Hey there word nerds!
Today I have the pleasure of interviewing author Cynthia Grady on the show!
Cynthia has earned master’s degrees in Children’s Literature, Library Science, and the Classics. She taught elementary school in her home state of California and was a children’s librarian for seventeen years before relocating to New Mexico where she now writes books for young readers.
She is the author of a book of poetry for children and two nonfiction picture books. The latest of her picture books, Write to Me: Letters from Japanese American Children to the Librarian They Left Behind, is the story of Clara Breed the librarian who offered hope and comfort to Japanese American children through books during their internment in World War II.
Listen in as we talk about this beautiful book, and how the power of story can comfort and connect us.
In this episode Cynthia and I discuss:
- Using primary sources to assemble a picture book biography.
- How to strategically negotiate for your illustrations as an author.
- Tips to write engaging nonfiction for young readers.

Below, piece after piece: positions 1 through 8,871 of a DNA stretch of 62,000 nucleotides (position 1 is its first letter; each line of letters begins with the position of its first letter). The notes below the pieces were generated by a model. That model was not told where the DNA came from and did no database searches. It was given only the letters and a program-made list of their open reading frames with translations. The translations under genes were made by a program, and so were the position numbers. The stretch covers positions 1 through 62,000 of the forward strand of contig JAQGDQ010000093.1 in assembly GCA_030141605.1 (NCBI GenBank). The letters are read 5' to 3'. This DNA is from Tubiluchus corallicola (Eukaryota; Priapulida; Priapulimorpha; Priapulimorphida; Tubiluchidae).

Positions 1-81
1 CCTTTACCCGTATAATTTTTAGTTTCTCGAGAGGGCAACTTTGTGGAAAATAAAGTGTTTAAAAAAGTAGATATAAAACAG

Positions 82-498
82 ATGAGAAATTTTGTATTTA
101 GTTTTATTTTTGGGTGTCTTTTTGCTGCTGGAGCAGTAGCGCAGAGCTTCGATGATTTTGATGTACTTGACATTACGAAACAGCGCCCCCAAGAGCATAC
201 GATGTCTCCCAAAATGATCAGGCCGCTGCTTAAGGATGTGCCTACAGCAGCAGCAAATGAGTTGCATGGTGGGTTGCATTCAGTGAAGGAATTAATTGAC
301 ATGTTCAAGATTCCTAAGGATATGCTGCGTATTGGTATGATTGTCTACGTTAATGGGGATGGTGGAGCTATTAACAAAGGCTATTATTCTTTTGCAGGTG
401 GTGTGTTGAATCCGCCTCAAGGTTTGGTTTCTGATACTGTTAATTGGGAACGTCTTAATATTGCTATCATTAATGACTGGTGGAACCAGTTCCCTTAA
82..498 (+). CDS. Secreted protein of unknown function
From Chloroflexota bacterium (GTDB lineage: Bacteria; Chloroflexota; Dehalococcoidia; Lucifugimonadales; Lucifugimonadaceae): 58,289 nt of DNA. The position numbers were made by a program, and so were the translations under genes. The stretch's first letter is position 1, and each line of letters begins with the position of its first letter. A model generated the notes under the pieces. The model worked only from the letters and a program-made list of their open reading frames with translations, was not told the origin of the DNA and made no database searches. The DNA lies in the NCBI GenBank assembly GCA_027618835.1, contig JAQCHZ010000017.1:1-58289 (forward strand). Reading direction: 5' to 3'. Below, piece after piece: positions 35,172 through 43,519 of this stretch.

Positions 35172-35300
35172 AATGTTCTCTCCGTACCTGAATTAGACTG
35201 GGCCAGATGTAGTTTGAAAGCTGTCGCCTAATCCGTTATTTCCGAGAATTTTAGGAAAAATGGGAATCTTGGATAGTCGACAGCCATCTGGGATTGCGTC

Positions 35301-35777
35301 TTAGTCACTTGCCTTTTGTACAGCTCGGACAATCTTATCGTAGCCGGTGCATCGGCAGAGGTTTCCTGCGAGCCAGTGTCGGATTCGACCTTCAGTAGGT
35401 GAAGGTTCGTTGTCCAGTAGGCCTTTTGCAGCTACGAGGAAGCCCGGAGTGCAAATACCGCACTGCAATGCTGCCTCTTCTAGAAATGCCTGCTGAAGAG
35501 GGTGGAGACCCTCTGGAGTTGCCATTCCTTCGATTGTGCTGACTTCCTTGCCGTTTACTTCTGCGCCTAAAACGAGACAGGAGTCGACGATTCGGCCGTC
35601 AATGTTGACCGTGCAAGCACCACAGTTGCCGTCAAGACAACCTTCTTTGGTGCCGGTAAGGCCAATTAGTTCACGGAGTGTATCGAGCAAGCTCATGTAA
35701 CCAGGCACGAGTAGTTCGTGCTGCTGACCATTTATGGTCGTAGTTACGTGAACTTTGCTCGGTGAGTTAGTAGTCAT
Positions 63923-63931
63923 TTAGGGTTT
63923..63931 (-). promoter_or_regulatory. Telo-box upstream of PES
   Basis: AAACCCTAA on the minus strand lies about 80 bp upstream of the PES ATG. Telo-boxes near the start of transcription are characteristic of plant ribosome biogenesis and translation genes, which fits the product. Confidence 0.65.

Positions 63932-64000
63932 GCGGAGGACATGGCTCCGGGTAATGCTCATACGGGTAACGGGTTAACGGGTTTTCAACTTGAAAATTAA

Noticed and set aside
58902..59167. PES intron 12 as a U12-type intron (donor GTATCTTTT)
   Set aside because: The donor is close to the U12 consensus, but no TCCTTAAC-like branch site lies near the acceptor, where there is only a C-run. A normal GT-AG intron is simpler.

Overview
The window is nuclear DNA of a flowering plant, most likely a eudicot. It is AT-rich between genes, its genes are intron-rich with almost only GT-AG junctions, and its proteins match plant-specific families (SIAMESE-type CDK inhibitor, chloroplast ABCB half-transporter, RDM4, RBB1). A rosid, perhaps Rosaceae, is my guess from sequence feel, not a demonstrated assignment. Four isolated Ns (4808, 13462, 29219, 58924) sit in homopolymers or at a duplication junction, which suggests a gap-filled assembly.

- Tackling serious topics in picture books.
- The benefits of productive procrastination.
Plus, Cynthia’s #1 tip for writers.
About Cynthia Grady
Cynthia Grady grew up in the Bay Area in California and taught elementary school there. She moved east for graduate school and earned a master’s degrees in Children’s Literature, Library Science, and the Classics. She was a children’s librarian for 17 years before relocating to New Mexico, where she writes, makes quilts, enjoys her pet rabbits, and is learning how to garden in the desert.
Cynthia has authored three books for children: 1 book of poetry and two nonfiction picture books, the latest of which, Write to Me: Letters from Japanese American Children to the Librarian They Left Behind, is now available.
To connect with Cynthia check out her website at www.cynthiagrady.com.
When Executive Order 9066 is enacted after the attack at Pearl Harbor, children’s librarian Clara Breed’s young Japanese American patrons are to be imprisoned in the desert. Before they are moved, Miss Breed asks the children to write her letters, and she gives them books to take with them.
Through the three years of their internment, the children correspond with Miss Breed, sharing their stories, providing feedback on books, and creating a record of their experiences during the war.
Using excerpts from children’s letters held at the Japanese American National Museum, author Cynthia Grady presents a difficult subject with honesty and hope.
If you decide to check out the book, we hope you’ll do so via this Amazon affiliate link, where if you choose to purchase via the link DIY MFA gets a referral fee at no cost to you. As always, thank you for supporting DIY MFA!
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Until next week, keep writing and keep being awesome!